Lithuania Suggests ‘Crimea Test’ for Russians Seeking Entry Into Europe

( – If the E.U. doesn’t impose a bloc-wide ban on visas for Russian visitors, then Russia’s immediate European neighbors should implement their own system to regulate overland border crossings, Lithuanian Foreign Minister Gabrielius Landsbergis said this week.

And one way of filtering would-be visitors from Russia, he suggested, would be to ask applicants for their views on the Kremlin’s invasion of Ukraine – and whether they believe Crimea belongs to Ukraine or Russia.

“The border guard has the right to ask if you support the war in Ukraine, and who Crimea belongs to,” Lithuanian media quoted Landsbergis as telling reporters.

“If a person crossing the Estonian, Latvian, Lithuanian, Finnish or Polish border [from Russian territory] says that he or she thinks that Crimea is not occupied, we can assume that allowing this person in is not in line with our national security interests.”

Russian President Vladimir Putin annexed the strategic Ukrainian peninsula in 2014 after a referendum of its inhabitants not recognized by most of the international community.


In reaction to the invasion of Ukraine six months ago, the E.U. imposed a ban on Russian aircraft using its airspace and airports. Russians traveling to Europe overland enter through Finland, Estonia, Latvia, or – via Belarus or Kaliningrad – Lithuania or Poland. They can still fly to E.U. destinations, but must do so transiting through hubs like Istanbul or Dubai.

Soon after the invasion began Lithuania placed restrictions on visas for Russian nationals, including Schengen visas, which grant the bearer visa-free travel within the 26-nation Schengen zone. Its Baltic neighbors followed suit.

Earlier this month leaders in Finland and Estonia called for an E.U.-wide ban on all Russian visitors, with Estonia’s prime minister saying, “Visiting Europe is a privilege, not a human right,” and, “Time to end tourism from Russia now.”

The calls prompted Russian officials to accuse them of Nazi-like policies.

Landsbergis said Lithuania would prefer a decision to be taken at an E.U. level, because that would be “the most sustainable and legally correct one.”

However, “If such a solution is not found, we do not rule out looking for a regional solution that would involve the Baltic states, Poland and, potentially, Finland,” he said.

Landsbergis pointed out that lawmakers in his country earlier this year passed a resolution accusing Russia of sponsoring terrorism and of committing genocide, and said that, as such, Russian tourists should not be allowed entry.

He emphasized that those who were persecuted by the Russian regime (and its Belarusian ally), along with family members, would be exempt from the envisaged ban.

Calls for a ban have sparked debate between those saying ordinary Russians should not be punished for Putin’s actions and those contending that many Russians support those actions.

“The Russian people support this war, at least for now,” Lithuanian President Gitanas Nausda told reporters on Wednesday. “Russia must feel the consequences of this war – not only Putin, but all of Russia. Because, unfortunately, this is Russia’s war.”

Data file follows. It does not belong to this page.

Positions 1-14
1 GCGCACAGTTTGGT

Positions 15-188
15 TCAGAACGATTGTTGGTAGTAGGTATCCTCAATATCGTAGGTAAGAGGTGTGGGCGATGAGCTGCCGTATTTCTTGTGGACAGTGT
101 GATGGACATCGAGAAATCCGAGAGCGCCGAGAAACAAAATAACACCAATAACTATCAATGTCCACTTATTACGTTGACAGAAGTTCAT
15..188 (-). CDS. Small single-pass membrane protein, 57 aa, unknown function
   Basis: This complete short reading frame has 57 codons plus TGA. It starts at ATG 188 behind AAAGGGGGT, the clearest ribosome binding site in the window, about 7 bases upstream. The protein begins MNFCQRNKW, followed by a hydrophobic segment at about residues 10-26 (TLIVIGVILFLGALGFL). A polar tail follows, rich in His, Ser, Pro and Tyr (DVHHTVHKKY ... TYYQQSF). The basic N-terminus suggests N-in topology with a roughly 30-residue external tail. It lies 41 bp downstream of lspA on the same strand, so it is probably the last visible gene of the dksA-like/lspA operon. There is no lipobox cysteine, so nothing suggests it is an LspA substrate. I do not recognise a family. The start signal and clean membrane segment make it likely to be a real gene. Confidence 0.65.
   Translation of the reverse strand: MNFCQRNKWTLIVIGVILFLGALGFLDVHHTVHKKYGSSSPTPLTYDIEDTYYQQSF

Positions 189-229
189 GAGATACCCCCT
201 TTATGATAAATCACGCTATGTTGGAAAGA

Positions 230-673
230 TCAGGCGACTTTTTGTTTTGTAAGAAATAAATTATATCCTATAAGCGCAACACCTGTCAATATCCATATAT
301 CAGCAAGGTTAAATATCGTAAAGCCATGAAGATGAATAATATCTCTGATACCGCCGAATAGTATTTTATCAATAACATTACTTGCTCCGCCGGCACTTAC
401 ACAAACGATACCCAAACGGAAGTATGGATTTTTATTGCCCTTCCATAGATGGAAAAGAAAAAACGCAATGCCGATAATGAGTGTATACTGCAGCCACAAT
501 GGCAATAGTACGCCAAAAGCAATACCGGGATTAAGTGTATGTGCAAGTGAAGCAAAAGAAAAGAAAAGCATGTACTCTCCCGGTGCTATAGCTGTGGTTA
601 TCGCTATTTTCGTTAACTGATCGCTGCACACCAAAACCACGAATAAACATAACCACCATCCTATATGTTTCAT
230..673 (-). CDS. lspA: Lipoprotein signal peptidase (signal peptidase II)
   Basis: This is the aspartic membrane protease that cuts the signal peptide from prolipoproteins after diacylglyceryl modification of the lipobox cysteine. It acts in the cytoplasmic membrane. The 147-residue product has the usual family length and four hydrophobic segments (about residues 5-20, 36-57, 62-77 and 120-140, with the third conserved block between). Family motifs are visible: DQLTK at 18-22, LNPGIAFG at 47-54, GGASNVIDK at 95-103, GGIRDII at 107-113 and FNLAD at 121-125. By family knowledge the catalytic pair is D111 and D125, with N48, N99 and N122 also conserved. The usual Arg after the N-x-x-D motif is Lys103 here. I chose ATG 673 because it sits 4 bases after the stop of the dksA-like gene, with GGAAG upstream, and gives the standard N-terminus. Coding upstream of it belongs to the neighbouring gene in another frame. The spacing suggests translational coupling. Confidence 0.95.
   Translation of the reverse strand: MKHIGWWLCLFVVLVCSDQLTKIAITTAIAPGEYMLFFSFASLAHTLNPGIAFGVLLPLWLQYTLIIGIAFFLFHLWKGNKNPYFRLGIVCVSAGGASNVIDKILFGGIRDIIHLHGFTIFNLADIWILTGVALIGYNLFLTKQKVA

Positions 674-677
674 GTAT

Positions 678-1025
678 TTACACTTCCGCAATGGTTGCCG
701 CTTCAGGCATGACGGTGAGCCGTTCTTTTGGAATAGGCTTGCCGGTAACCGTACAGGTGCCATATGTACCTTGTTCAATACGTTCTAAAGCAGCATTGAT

Nausda said that at a time when blood was being shed in Ukraine, Russian tourists were “having a great time in European resorts.”

“This should not be happening.”

The Czech Republic, which holds the rotating E.U. presidency, has expressed support for a ban. Prague shortly after the invasion began imposed a temporary halt on visas for Russian citizens, with exemptions in humanitarian cases.

At a forum in Austria on Wednesday, Czech Foreign Minister Jan Lipavsky called for a unified stance, Austria’s APA news agency reported. He said that only a small proportion of Russians travel, and that most are wealthy residents of Moscow or St. Petersburg who are little affected by Putin’s aggression in Ukraine.

At the same event, however, Slovenian Foreign Minister Tanja Fajon said visa restrictions would also affect Russians opposed to Putin.

German Chancellor Olaf Scholz also opposes a ban, saying at a meeting in Norway last week, “This is not the war of the Russian people. It is Putin’s war and we have to be very clear on that topic.”

Greece and Cyprus have also voiced skepticism, and E.U. foreign policy chief Josep Borrell said during a conference in Spain last week that “there are many Russians that want to flee the country because they don’t want to live in this situation.”

Although the U.S. is not directly involved, a similar view came from the State Department on Monday.

“We are looking at all appropriate tools to hold Moscow to account for this war,” spokesman Ned Price told a briefing.

“At the same time, we want to ensure that we are not closing off potential pathways to those who are themselves fleeing President Putin’s repression at home,” he said.

Asta Skaisgiryte, foreign policy advisor to Nausda, told Lithuania’s LRT public broadcaster last week that some of the E.U. countries unhappy about the visa ban call earn significant revenue from Russian tourists, and this was especially important as the sector recovers from the COVID-19 pandemic.

Still, Lithuania would try to persuade skeptical countries, she said.

Germany, Spain, and Italy have traditionally been among the most popular E.U. destinations for Russian tourists, along with the Baltic states and Finland.

E.U. foreign ministers are expected to discuss the issue at an informal two-day meeting in Prague next week.


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